Russia's nuclear agency launches Kaliningrad gambit

By bne IntelliNews April 18, 2008

Mike Collier in Riga -

If anyone doubts the importance of chess to the Russian intellect, they need only look as far as Sergey Kiriyenko, head of Russia's national nuclear power agency Rosatom. With the assurance and strategic precision worthy of a grandmaster, Kiriyenko coolly announced on April 17 his intention to build a new nuclear plant in Russia's Baltic enclave of Kaliningrad at a cost of €5bn, which threatens to checkmate pan-Baltic plans to build a replacement for Lithuania's soon-to-be-decommissioned Soviet-era reactor at Ignalina.

"We are ready to offer foreign partners, primarily European ones, up to 49% in the Kaliningrad Nuclear Power Plant," Kiriyenko told reporters during a visit to Kaliningrad, adding that the power station would be a modernized version of the Belene plant being built by Russian contracting firm Atomstroyexport in Bulgaria, capable of producing 2300 megawatts - far more power than Kaliningrad needs.

Dmitry Terekhov, a senior analyst at the Metropol investment and financial corporation, told the Russian newspaper Vedomosti: "The announced capacity of the nuclear power plant is excessive for the Kaliningrad region, and so the project is apparently designed for export to electricity-hungry Poland and Lithuania."

The move is a win-win situation for Russia. Even if Rosatom does nothing else about the Kaliningrad plant, it will have successfully refocused attention on Lithuania's chaotic attempts to establish a basis for the new nuclear power "Ignalina II." In theory, the plant will involve Estonia, Latvia and Poland in addition to Lithuania, and would be switch on around 2015. In reality, though, bickering between the partners means nothing has been finalised and analysts believe any plant won't be ready until after 2020. A national champion company called LEO LT established to do much of the work is still mired in internal wrangles with its legal status uncertain. At the same time, Lithuania is engaged in an increasingly desperate lobbying campaign to ask the EU for an extension of the current Ignalina plant's lifespan to prevent what could be a 10-year-long energy famine.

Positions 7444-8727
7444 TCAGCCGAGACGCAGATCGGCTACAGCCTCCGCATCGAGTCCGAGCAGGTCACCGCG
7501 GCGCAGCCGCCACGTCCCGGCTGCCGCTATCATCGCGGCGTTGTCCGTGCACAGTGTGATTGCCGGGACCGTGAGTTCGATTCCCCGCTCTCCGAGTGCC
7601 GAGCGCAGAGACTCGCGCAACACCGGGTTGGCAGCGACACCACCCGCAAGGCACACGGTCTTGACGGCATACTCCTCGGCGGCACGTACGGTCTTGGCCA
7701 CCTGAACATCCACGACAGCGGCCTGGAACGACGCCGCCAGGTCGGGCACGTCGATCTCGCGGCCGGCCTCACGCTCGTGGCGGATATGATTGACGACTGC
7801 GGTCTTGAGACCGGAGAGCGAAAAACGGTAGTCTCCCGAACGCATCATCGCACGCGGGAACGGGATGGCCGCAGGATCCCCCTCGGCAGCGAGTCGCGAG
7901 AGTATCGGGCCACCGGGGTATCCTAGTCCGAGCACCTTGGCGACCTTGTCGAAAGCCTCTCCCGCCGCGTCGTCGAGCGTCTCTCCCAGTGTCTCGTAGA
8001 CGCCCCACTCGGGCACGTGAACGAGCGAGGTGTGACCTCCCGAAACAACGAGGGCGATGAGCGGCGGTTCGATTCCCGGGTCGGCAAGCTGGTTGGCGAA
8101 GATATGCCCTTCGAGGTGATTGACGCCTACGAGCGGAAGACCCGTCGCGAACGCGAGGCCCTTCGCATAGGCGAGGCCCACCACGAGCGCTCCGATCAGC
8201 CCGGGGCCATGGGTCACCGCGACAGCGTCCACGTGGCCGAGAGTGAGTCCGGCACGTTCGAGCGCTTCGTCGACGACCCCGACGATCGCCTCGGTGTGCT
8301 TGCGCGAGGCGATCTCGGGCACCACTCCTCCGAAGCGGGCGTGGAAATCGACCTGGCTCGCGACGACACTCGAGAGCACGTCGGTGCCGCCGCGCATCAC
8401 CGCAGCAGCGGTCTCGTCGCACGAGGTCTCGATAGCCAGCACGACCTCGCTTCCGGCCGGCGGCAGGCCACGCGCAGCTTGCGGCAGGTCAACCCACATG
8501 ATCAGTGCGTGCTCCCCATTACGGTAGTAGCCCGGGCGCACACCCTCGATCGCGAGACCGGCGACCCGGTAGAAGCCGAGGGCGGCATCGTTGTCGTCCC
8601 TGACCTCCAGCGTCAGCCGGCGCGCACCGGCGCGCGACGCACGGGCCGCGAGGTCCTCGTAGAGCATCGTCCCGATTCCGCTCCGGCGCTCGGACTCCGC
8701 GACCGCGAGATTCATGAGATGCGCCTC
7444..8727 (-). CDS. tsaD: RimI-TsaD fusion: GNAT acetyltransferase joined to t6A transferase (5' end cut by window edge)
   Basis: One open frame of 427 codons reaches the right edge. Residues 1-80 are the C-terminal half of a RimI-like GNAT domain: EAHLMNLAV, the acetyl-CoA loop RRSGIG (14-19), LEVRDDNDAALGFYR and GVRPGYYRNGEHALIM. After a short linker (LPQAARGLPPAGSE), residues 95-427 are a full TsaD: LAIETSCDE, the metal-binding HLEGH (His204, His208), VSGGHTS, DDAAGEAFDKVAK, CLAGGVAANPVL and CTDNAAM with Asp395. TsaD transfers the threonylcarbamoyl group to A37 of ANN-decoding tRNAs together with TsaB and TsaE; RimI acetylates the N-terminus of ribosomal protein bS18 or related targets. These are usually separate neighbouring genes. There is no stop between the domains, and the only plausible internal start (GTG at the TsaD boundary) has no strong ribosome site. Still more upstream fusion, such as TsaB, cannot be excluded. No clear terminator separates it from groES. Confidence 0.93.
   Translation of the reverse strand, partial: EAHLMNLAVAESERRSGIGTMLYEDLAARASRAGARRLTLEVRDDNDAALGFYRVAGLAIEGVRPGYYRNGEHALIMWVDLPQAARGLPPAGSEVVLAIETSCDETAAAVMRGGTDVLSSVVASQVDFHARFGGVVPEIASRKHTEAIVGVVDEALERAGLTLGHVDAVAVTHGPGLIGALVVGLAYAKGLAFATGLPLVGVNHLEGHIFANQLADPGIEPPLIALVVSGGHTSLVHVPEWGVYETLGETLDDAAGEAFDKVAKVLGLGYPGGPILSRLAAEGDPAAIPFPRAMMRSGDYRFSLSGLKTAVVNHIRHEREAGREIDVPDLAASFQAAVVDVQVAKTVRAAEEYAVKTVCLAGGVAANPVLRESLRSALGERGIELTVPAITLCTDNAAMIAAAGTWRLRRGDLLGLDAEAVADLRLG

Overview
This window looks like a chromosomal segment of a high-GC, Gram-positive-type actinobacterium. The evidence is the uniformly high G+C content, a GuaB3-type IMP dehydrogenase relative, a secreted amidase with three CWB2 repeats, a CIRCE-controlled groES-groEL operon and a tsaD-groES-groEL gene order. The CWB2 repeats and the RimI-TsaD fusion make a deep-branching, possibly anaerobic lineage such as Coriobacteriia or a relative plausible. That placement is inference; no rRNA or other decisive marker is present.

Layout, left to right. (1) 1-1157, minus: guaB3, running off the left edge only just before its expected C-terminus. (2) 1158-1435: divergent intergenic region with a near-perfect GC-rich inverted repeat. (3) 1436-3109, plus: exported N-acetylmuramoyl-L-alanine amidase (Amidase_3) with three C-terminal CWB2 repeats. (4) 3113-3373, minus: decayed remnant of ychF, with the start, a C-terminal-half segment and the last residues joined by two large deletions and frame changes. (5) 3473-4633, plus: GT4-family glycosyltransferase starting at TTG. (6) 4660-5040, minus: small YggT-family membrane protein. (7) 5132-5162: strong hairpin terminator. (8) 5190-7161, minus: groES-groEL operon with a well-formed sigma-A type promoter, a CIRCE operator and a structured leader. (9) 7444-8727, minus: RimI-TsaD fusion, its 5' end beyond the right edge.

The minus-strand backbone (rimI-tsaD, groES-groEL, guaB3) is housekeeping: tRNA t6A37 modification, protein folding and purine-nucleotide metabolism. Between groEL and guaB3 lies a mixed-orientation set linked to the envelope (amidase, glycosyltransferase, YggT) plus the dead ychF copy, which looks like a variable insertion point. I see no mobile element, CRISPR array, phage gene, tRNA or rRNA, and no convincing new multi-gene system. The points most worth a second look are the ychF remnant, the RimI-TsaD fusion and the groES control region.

If Rosatom is serious about building a new plant in Kaliningrad (and there is no reason to think it's not, despite the surprisingly dismissive reaction of Lithuanian Prime Minister Gediminas Kirkilas, who described it as a publicity stunt), its effect would be huge. For a start, it would likely come on line much sooner than Ignalina II, "by 2015" according to Kiriyenko, and would itself be able to offer energy exports to neighbouring countries. Its presence would undermine Lithuania's attempts to win an extension for Ignalina, as Russia's EU friends could point to the Kaliningrad plant as a ready source of energy.

One of the Baltic region's other current energy concerns is the incompatibility of its grid with the rest of the European network, which is why Lithuania also has plans to build an "energy bridge" to Poland. Because Baltic energy transmission infrastructure remains essentially Russian, plugging into Kaliningrad would likely present fewer technical challenges. While the Baltic states would wish to avoid dependence on Russia if possible, it would be very hard to resist pressure to plug in once the lights start going out.

The decision to put Rosatom into play looks highly significant strategically, too. While Gazprom and Rosneft are the energy companies that tend to dominate international headlines, Rosatom will now become the third piece being moved around the board in the Kremlin's complex energy gambit. By offering a 49% share of the project to European contractors, Rosatom is tempting Europe to break ranks again, and forcing bidders to choose whether they want to work on the one-off Ignalina project or team up on Kaliningrad with one eye on lucrative future Russian projects. "Whoever offers the best price will be chosen to supply equipment," Kiriyenko said.

The net result is Russia tightening its grip on Baltic energy supplies even more while driving further wedges between EU member states. Checkmate.

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